The idea of an avant-garde in American poetry would presume a center of power, influence and capital that said avant-garde, being ahead of it, would push against from without. Yet there is no center of American poetry to push against, nor a manifest line of poets to advance ahead of. American poetry is not a universe with a certain set of cosmic laws but a still rather new multiverse within which inside and outside exist to be questioned and eventually undone. Under such circumstances, what is avant-garde?

 

In an American context, the word avant-garde is a distraction. It is often used when one simply means “influential without being mainstream.” But avant-garde is a French word––how French? It came from a 16th century chronicle of France: Pasquier’s Recherches de la France––with a specific European literary and social history that made its way to the United States via European refugees during the wars of the last century. It translates quite easily into other Romance languages but the word “vanguard” never quite found lasting favor in English; avant-garde, quite tellingly, resisted translation. “French and English constitute a single language,” Stevens claimed. But avant-garde, like faux pas and R.S.V.P., floats somewhere between metaphor and cliché, life and death, the non-translation that clarifies function and the non-translation that annihilates it.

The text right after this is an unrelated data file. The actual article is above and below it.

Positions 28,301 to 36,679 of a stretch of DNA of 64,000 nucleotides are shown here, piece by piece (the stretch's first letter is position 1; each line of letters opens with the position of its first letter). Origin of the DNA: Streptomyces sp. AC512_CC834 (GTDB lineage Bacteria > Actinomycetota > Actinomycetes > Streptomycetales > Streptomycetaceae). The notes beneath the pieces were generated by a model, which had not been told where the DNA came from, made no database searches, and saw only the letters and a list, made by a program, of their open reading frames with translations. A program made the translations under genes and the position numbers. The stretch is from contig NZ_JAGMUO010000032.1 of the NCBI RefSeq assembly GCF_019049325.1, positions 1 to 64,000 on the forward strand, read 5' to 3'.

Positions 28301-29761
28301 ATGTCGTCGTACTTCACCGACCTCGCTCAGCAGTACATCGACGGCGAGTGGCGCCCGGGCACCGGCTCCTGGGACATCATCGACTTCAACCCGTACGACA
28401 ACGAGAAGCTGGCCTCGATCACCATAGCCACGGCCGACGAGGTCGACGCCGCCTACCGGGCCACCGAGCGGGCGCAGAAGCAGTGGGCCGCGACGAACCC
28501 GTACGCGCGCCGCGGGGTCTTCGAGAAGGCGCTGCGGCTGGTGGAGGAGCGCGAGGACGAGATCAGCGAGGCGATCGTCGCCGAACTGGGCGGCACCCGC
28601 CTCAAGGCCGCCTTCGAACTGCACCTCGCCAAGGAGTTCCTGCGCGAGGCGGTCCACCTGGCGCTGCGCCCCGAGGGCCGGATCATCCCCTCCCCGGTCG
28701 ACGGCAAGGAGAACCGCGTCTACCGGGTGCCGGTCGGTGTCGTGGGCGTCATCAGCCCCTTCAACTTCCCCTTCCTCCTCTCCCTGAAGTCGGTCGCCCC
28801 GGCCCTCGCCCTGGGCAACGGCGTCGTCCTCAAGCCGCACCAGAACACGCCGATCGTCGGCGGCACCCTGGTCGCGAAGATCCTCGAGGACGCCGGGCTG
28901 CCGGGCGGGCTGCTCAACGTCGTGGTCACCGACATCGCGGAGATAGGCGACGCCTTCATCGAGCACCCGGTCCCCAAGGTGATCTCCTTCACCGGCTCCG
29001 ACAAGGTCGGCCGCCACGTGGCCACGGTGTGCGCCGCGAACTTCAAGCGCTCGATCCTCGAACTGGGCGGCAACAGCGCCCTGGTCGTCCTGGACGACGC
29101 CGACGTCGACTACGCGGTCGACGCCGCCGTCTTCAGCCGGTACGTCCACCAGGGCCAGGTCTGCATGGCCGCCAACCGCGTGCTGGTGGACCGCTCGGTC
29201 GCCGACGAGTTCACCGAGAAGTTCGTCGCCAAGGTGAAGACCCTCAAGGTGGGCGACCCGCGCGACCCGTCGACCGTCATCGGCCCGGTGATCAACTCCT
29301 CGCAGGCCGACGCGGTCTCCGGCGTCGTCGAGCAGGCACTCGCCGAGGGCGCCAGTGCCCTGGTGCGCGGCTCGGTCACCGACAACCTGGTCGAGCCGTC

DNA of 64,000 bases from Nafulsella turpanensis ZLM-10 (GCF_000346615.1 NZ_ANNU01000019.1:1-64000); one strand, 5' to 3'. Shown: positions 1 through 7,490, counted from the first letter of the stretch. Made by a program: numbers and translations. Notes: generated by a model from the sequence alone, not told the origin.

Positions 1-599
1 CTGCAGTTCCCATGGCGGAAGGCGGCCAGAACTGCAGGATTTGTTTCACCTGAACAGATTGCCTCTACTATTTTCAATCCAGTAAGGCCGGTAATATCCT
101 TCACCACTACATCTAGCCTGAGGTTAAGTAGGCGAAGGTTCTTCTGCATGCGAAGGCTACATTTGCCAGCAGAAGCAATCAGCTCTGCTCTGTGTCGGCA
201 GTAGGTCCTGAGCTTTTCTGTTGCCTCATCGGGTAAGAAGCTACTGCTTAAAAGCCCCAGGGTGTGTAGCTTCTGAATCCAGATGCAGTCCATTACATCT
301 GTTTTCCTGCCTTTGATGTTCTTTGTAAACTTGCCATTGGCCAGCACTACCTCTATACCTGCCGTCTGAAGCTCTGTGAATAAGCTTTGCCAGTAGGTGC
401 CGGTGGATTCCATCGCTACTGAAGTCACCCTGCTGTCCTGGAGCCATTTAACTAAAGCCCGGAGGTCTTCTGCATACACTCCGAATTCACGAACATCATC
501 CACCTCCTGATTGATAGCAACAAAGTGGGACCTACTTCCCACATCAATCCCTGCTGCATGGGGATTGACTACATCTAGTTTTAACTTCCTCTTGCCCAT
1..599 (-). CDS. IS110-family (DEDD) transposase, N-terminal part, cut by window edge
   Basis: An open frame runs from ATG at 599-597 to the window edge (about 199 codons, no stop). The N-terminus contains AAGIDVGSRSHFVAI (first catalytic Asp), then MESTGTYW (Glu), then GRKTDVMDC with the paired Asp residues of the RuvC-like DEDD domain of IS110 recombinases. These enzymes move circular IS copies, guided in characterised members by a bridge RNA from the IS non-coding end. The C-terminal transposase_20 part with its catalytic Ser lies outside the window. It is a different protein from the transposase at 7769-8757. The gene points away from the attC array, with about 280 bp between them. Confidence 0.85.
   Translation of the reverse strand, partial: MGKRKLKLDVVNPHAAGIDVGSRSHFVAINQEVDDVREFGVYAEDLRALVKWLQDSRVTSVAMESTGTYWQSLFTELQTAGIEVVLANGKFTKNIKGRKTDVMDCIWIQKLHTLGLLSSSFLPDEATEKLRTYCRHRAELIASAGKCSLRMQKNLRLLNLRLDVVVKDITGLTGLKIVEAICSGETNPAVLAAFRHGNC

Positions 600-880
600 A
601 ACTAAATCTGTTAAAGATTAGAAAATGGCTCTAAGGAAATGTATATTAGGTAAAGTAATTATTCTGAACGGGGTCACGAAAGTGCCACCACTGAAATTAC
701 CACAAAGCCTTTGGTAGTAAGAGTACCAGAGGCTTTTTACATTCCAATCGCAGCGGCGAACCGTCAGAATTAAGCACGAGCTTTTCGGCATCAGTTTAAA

Nevertheless, the idea of an avant-garde in American poetry is vital, if not to current praxis then to current parlance in so much as, at its best, the idea tethers American poetry to a social history and aesthetic purpose well beyond the borders of its own time, geography and influence. 

 

And, considering the extent to which American poetry can fence itself off from incursions of the disenfranchised and the foreign it occurs to me to think of the avant-garde, in this particular context, as a vortex through which American poetry can observe its ability to cause change or––and perhaps this is its most meager yet its most practical aspiration––to identify the opportunities for change from which an avant-garde may resurface. 

 

This is of course both a cure for our myopia and myopia par excellence. But that, in turn, is a useful definition of poetry if not for avant-garde.

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